Saturday, 26 June 2010

Green et idéal

Boyo is a lurching emporium of Welsh culture in all its gassy degeneracy. His conversation is a stream of Welshisms - the turgid verbal redundancy, pli selon pli, that I summarised earlier as "clanging tautology".

Boyo is also a delightful source of Mondegreen, such as his subconscious upgrading of the loathsome "Mull of Kintyre" into "Bollocking Time".

A recent conversation of his with another Welsh-speaker yielded a serendipitous conjunction of the two phenomena. They were discussing the lyrics of Welsh Wales's sole contribution to the punk genre, namely "Rhedeg i Paris" ("Running to Paris") by the group Anhrefn.

Boyo cited this song as evidence of the sheer literacy of Welsh popular music, in particular the line "wedi achub Boudu o foddi dan dwr" - "having saved Boudu from drowing".

I was impressed. Few punk singers refer to Renoir's "Boudu sauvé des eaux". Until his compatriot, in a treasonable display of accuracy and honesty, pointed out that the line is "cofio am bentrefi wedi boddi dan dwr" - "remembering drowned villages" - a constant lament of Welsh poetry ever since the English discovered that water is useful for washing and turned various Snowdonian valleys into reservoirs in the mid-1960s.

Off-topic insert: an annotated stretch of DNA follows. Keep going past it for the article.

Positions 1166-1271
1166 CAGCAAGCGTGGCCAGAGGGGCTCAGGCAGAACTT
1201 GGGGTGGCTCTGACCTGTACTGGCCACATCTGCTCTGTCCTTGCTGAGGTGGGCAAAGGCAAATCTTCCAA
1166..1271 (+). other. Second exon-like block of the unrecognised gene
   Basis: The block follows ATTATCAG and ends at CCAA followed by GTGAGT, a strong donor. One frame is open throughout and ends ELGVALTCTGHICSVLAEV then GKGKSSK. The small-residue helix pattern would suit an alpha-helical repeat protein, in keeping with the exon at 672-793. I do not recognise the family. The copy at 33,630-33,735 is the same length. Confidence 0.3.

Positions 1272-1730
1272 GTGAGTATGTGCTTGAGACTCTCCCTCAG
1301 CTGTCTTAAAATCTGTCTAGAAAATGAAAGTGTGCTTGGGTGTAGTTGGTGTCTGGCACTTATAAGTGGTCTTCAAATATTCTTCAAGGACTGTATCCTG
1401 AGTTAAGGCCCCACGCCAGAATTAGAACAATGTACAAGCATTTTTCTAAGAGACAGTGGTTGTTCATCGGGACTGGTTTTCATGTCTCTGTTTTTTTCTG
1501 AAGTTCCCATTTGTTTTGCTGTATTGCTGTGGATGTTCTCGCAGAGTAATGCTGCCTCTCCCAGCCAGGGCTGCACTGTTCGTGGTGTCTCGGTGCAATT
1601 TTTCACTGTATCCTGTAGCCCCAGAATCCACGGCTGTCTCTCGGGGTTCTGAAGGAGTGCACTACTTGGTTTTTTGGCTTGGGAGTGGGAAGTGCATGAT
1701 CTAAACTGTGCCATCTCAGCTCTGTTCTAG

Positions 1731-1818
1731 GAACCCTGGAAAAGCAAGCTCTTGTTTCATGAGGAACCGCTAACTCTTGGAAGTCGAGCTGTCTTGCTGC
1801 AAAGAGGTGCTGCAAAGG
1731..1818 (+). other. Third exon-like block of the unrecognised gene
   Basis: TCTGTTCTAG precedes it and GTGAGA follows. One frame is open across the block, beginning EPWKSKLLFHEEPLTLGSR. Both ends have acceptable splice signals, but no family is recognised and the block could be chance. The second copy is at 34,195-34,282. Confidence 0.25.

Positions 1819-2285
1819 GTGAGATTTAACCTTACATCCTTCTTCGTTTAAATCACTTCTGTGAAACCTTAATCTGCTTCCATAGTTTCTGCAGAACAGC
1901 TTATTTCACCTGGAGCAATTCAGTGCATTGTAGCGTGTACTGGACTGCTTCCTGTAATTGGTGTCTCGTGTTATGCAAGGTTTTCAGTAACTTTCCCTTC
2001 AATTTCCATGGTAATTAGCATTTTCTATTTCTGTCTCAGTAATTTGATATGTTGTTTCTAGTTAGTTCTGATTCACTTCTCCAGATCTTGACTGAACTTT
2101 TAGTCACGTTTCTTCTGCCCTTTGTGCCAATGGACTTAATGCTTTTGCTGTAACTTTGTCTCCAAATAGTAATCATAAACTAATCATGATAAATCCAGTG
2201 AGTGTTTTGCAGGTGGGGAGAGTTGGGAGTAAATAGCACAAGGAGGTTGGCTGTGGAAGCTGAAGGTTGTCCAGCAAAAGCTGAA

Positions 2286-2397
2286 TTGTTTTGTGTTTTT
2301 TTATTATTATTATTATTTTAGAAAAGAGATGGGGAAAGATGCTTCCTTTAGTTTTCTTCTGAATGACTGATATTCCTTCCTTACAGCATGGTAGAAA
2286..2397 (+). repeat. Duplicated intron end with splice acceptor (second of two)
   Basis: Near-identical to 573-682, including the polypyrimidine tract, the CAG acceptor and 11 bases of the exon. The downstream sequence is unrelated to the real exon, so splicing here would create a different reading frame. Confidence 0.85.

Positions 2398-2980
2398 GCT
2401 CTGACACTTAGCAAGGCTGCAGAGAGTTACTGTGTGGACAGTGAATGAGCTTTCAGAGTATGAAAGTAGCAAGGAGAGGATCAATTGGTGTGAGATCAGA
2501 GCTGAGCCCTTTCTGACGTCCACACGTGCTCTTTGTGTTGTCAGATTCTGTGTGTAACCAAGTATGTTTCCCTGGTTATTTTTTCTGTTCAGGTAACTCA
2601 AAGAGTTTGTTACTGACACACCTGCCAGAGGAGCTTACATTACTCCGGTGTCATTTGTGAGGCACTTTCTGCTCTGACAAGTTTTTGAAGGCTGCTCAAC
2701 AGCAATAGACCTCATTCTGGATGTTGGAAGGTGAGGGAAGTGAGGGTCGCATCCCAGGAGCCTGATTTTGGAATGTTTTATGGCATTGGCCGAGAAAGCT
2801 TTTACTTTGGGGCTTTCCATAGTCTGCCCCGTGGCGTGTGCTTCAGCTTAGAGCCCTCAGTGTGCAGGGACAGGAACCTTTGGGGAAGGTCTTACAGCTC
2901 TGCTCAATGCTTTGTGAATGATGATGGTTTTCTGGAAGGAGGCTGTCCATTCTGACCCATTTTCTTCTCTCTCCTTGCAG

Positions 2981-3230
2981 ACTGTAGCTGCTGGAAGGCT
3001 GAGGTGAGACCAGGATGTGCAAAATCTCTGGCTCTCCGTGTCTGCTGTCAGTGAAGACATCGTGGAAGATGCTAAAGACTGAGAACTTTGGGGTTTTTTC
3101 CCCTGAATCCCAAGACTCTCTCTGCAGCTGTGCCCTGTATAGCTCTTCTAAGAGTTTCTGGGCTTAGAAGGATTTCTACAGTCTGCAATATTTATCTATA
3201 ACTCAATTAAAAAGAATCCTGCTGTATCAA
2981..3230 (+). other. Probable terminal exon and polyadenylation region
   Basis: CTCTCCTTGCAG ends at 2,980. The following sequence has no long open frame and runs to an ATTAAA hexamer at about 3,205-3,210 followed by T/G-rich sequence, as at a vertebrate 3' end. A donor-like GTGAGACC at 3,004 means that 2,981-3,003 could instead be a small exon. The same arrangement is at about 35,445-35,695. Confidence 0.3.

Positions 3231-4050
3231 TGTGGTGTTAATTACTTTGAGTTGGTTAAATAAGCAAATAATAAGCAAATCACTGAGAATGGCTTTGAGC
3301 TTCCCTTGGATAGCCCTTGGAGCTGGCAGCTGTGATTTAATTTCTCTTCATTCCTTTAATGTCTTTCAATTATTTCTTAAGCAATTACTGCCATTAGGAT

An amusing mishearing, and an apt puncturing of Boyo's bathetic bumptiousness, but there was better to come. I asked why "remembering drowned villages" takes so long to say in Welsh. The literal translation, it emerges, is "remembering villages that have been drowned under water".

Not just drowned, but drowned "under water". I don't like to imagine what else the Welsh are liable to drown in, but suspect that one day I'll find out.


Gorilla Bananas said...

Isn't "remembering villages that have been drowned under water" how the Welsh say it in English as well?
There must be an ancient druidic method of execution in which the victim is drowned in milk from a freshly sodomised ewe.

Gorilla Bananas said...


Because of its pronunciation, "ewe" and its homophone "you" form one of only two homophone pairs in modern English that share no letters. The other pair is 'I' and "eye", with "aye" also for some dialects.

Mrs Boyo said...

Welshisms are carried from one language to the other in a knotted 'kerchief on the end of a stick, from what I gather.

In Wales, a "homophone" is what they call a BBC staff member hunched over his Blackberry. A charming people, of whom Adorno would have approved.

No Good Boyo said...

I see your early days in that Singapore cathouse are catching up with you.